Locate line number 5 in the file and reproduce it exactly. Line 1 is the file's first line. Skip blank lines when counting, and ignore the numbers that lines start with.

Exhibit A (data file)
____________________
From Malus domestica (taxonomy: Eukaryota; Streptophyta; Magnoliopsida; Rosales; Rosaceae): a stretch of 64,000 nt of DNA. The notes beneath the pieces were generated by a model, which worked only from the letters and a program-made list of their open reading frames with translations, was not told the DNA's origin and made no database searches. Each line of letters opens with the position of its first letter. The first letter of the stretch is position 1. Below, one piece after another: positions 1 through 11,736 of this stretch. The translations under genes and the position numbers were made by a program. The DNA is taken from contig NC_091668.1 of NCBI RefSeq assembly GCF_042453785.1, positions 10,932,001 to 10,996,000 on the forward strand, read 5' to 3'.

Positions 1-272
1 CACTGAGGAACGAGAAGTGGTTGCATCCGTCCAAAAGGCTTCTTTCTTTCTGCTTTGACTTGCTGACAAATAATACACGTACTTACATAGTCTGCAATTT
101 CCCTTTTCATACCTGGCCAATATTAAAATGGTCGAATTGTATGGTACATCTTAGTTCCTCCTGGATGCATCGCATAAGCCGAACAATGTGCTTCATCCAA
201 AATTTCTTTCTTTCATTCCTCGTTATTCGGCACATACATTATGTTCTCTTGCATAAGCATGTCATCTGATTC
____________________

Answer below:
201 AATTTCTTTCTTTCATTCCTCGTTATTCGGCACATACATTATGTTCTCTTGCATAAGCATGTCATCTGATTC